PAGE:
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Malawi's alternative: bicycles for hire
by Mabvuto Banda
Reuters Translate This Article
2 May 2008
NAMITETE, Malawi (Reuters Life!) - Bernard Banda makes $5 a day carrying people on his bicycle, good money in a country where more than half the 13 million people live below a dollar a day.
'I charge MK70 (50 U.S. cents) per trip and on a good day I make about MK700 ($5) or more,' Bernard says.
Banda is not the only one cashing in on a bicycle transport industry now booming because of the rising costs of fuel pushed up by strong global oil prices.
Along Mchinji road—the highway linking Malawi to Zambia's eastern province—colorfully decorated bicycles are neatly parked, waiting to transport students to a nearby government college, nursing staff to a hospital and visitors around the area.
The bicycles are remodeled to suit the business. A second seat is attached to the bicycle behind the driver's seat. The passenger seat is finished in colorful but cheap leather, comfortably sized to accommodate any size of passenger.
Stand by the roadside for just a few minutes and you can see how important the bicycles are to the area.
Bernard is hired to transport a bag of maize. Another driver picks up a new passenger and cycles off.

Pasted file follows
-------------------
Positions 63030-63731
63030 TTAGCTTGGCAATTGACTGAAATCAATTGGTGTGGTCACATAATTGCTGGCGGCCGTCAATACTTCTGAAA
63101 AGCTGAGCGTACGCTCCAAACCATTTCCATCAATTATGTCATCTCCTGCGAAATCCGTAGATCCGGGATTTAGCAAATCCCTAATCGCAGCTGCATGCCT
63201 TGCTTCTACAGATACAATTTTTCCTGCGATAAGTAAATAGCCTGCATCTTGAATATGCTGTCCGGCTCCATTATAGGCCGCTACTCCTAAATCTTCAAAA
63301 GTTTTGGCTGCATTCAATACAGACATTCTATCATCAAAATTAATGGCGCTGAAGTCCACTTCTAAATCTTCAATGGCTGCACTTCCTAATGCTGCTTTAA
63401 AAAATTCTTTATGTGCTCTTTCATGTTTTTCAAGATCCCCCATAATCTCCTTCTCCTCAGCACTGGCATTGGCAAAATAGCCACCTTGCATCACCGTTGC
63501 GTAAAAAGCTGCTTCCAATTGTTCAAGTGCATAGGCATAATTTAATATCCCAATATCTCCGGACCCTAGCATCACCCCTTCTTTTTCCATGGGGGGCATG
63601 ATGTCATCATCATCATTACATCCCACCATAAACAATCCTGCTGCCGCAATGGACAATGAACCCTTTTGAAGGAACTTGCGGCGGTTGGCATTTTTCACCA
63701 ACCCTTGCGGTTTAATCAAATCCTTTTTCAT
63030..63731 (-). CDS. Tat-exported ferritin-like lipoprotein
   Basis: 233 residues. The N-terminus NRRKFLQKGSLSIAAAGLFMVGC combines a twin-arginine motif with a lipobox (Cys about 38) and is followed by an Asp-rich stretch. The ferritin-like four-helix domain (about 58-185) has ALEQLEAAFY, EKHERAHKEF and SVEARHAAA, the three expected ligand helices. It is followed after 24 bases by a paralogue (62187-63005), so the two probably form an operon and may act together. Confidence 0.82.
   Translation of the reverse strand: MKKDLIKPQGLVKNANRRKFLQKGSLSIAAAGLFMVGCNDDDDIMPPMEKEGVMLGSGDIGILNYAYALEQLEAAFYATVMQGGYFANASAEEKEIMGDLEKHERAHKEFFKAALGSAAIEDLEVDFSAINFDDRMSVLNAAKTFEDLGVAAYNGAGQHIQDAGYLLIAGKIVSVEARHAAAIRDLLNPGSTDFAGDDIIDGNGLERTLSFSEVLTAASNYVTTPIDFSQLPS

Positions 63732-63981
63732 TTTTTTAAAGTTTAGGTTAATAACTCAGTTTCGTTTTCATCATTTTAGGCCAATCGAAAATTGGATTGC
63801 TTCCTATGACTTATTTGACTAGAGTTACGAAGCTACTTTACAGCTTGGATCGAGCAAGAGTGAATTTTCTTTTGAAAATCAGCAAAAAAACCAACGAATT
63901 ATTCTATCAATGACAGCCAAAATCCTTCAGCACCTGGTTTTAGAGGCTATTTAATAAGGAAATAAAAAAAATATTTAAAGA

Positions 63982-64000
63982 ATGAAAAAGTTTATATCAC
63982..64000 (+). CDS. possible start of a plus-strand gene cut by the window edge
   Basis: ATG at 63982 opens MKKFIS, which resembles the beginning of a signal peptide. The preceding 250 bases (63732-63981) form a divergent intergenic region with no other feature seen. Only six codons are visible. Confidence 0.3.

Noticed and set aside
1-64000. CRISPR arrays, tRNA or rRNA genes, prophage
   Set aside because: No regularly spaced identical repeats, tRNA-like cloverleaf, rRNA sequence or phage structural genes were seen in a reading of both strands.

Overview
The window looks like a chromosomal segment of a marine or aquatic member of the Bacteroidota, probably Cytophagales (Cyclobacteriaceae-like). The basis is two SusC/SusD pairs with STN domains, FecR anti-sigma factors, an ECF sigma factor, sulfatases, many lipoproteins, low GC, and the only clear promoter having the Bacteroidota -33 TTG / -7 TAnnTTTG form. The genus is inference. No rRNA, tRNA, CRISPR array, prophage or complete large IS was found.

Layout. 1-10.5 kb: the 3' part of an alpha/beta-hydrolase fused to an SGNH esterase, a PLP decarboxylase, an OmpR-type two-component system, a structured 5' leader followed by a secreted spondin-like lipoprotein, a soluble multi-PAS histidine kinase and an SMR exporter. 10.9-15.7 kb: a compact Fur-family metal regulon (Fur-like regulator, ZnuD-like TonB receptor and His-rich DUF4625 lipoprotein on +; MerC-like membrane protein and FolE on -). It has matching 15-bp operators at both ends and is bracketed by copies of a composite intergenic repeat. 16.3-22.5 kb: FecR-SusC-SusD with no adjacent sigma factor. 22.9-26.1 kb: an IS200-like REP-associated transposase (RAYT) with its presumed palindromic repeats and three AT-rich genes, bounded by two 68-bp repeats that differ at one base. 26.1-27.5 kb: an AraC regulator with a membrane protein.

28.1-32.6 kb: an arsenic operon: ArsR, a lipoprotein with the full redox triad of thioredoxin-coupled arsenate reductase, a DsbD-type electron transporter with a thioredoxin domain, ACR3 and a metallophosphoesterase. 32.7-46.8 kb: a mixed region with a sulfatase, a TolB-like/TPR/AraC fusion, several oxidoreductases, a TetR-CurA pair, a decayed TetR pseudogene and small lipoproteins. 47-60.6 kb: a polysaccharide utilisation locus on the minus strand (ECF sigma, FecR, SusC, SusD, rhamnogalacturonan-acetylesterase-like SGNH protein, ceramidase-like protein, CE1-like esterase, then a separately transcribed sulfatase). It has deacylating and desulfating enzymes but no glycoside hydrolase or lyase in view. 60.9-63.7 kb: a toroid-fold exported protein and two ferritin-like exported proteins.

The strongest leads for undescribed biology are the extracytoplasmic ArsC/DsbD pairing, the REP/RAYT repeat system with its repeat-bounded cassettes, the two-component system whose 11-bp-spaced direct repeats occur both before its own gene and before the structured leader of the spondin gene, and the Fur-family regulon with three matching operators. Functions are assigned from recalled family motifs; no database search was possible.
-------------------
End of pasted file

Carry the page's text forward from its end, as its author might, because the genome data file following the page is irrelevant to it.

'To do this you have to be strong because sometimes we ride uphill carrying a passenger or hired to transport a bag of maize,' says Langiton Sitima.
This form of transport is fast-becoming a common sight across Malawi. In each province the bikers are called by different names.
'This form of transport is our future. I can no longer afford to pay K150 ($1) a day for a one-way trip using public transport,' says Maggie Yotamu, a student at the College of Natural Resources which is along the route the bicycles service.
In the capital Lilongwe and its surrounding districts they call the bikers 'Kabadza', which means hard worker. In the Northern Province they call them 'Sacramento', named after the Brazilian buses that ply the long routes across the country.
To underscore the importance of the bicycle, police have been organizing identity cards for these bikers.
'In most cases police have moved in because we recognize that they are giving a very important service to the public and therefore we give them identity cards for security purposes,' police spokesperson Willie Mwaluka told Reuters.
(Writing by Caroline Drees; Editing by Marius Bosch and Sara Ledwith)
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